Ramakrishnan Murthy's success points to how Carnatic music manages to thrive
Ramakrishnan Murthy, among the most promising young vocalists today, epitomises the South Indian NRI diaspora's continuing support for Carnatic music
"In America, when I was young, my parents always seemed to be in mourning for something. Now I understand: it must have been the language," Jhumpa Lahiri says in a moving passage in her recent work, In Other Words.
For a longing heart in exile, nothing can equal music, one's own music, in bringing solace. The South Indian diaspora in the US has been, for many decades now, an enthusiastic patron of Carnatic music. Performing for NRIs in the US and teaching their children during visits and through the internet is a source of serious revenue for Carnatic musicians today. It was not entirely expected that these children would themselves emerge as successful performers. The possibility that children with an education and prospect of life in the US would want to pursue a career in Carnatic music was not obvious to many and yet, today we have young musicians like Ramakrishnan Murthy who have done precisely that. Ramakrishnan Murthy, who moved to India in 2011 from Los Angeles after a college education there, is a young talent well on his way to mature musicianship with strong classical values. He is one of the few who land both the purist and the popular vote!
When you see Murthy, there is nothing to suggest that he grew up away from the shores of Chennai: he wears a dhoti and shirt, the standard attire for most Tamil Brahmins, with the sacred ash prominently smeared on his forehead. When he speaks in Tamil, or English, neither give away his US upbringing. In fact, his English nestles in the cadences of Tamil. And when he sings, he evokes the music of past masters without mimicking them which, in a traditional music like Carnatic music, is a priceless quality.
“My mother wanted us to stay connected to our cultural roots and made sure that we attended music classes and practiced diligently at home. By the time I was in high school, when academic pressure mounts, I was hooked to Carnatic music and nobody needed to prod me to practice. I learnt from visiting musicians too, especially Delhi Sundararajan who kept me inspired and yearning for more."
Back in Chennai he continues to learn from the multi faceted musician RK Shriram Kumar.
The performance scene in Indian classical music, both Hindustani and Carnatic, has always operated informally. Initial opportunities and elevation to important slots are meshed in a network of influences: word-of-mouth assessments, endorsements by senior musicians and teachers and, as it gets murkier, prominent musicians looking out for their own little coteries, not to speak of relatives and friends of aspiring performers exerting pressure on the sabha secretaries and committees. Above all, the budding musicians and those on their way to success have to be seen in sabhas and music festivals as often as possible.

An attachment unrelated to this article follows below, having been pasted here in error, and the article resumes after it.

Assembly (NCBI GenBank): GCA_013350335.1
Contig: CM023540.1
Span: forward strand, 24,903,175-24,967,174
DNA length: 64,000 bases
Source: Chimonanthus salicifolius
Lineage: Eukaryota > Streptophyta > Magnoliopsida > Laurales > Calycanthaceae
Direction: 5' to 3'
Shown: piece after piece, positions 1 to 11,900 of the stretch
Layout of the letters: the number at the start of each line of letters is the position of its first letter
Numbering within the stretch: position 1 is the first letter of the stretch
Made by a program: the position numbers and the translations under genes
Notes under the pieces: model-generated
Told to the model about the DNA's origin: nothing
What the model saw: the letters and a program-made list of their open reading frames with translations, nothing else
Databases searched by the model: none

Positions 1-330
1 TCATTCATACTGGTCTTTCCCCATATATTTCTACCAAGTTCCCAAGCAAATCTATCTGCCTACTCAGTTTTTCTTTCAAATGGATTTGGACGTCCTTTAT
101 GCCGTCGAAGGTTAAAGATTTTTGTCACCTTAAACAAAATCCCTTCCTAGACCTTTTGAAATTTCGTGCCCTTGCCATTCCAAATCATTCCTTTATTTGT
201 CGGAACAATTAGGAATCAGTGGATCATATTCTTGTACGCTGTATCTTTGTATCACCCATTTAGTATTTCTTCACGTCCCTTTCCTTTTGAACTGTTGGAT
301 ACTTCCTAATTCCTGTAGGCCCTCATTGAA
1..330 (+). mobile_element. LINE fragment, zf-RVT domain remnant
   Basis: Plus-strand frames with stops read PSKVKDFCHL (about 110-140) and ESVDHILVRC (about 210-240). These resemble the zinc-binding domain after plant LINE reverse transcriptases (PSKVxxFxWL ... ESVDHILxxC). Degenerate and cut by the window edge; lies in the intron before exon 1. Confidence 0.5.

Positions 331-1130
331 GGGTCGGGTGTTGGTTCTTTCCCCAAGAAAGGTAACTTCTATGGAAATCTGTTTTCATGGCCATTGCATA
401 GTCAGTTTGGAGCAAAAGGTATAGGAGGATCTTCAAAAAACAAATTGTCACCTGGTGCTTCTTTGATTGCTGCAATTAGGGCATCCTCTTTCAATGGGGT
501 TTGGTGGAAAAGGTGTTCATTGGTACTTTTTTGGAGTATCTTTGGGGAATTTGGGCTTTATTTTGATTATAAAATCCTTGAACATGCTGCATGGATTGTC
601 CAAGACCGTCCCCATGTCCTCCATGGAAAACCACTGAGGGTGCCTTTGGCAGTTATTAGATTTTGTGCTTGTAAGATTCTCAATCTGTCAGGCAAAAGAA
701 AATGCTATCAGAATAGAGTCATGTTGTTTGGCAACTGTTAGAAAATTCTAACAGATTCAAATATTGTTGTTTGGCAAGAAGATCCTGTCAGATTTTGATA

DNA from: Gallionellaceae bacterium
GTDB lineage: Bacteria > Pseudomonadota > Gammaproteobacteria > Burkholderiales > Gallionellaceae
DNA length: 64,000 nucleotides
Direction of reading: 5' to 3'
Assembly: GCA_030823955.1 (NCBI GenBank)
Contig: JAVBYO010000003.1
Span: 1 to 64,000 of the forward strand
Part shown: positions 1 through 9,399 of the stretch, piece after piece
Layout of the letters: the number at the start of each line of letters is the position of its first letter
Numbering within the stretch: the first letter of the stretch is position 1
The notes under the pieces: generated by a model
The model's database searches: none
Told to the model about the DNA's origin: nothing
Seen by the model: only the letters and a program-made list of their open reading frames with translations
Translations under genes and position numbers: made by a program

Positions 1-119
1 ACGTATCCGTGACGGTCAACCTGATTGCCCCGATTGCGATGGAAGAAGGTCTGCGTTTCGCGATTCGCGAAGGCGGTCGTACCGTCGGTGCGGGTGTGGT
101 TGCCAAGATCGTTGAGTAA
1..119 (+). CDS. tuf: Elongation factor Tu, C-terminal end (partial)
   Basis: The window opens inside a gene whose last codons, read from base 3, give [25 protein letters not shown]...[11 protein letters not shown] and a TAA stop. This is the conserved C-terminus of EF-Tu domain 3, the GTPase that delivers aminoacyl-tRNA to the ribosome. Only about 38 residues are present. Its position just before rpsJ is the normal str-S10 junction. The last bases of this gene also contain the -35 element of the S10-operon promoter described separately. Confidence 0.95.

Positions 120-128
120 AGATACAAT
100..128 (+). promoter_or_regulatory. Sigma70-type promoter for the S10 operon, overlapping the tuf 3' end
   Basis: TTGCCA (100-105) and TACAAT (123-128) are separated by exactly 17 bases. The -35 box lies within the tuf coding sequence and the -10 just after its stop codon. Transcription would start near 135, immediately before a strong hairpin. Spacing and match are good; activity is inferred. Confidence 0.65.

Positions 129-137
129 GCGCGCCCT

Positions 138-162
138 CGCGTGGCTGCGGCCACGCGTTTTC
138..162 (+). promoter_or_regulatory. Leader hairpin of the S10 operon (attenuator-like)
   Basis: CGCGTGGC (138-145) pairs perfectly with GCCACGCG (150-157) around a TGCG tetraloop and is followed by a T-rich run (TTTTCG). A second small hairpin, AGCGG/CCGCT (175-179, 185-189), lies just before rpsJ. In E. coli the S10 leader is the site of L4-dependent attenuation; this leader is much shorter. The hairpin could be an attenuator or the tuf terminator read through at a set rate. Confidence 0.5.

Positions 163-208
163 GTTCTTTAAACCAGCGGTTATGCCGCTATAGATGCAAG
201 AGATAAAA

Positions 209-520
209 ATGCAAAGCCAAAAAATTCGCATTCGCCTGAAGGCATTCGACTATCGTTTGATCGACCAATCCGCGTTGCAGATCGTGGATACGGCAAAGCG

How then did a musician like Murthy who has lived abroad make a career? Mainly because his music is arresting — a combination of sheer talent, strong musical values and hard work; but it is also because of the unique sabha infrastructure in Chennai, the place where performing careers in Carnatic music are made. Murthy himself avers: “While it is true that my career took off after a couple of lucky breaks, the fact that I have been able to consolidate my position as a performer here has been because of this remarkable infrastructure.”
Carnatic music has a small consumer base, largely restricted to one community, the South Indian Brahmin. This community has been, for many generations, deeply committed to it.
Support structures for the flourishing of this music have today evolved into a system that provides ample opportunities to performers, especially young performers. During the famous Chennai December Season, when over a hundred performances take place any day, sabhas mount day-long programs structured along seniority/popularity. There are slots meant for young, unknown talent who can prove their mettle to graduate to more senior slots — musicians like Murthy when he first moved. There are opportunities through the year; talent and hard work are recognised and given encouragement with the press giving space for coverage of concerts. There is a visible path to success — or so it seems.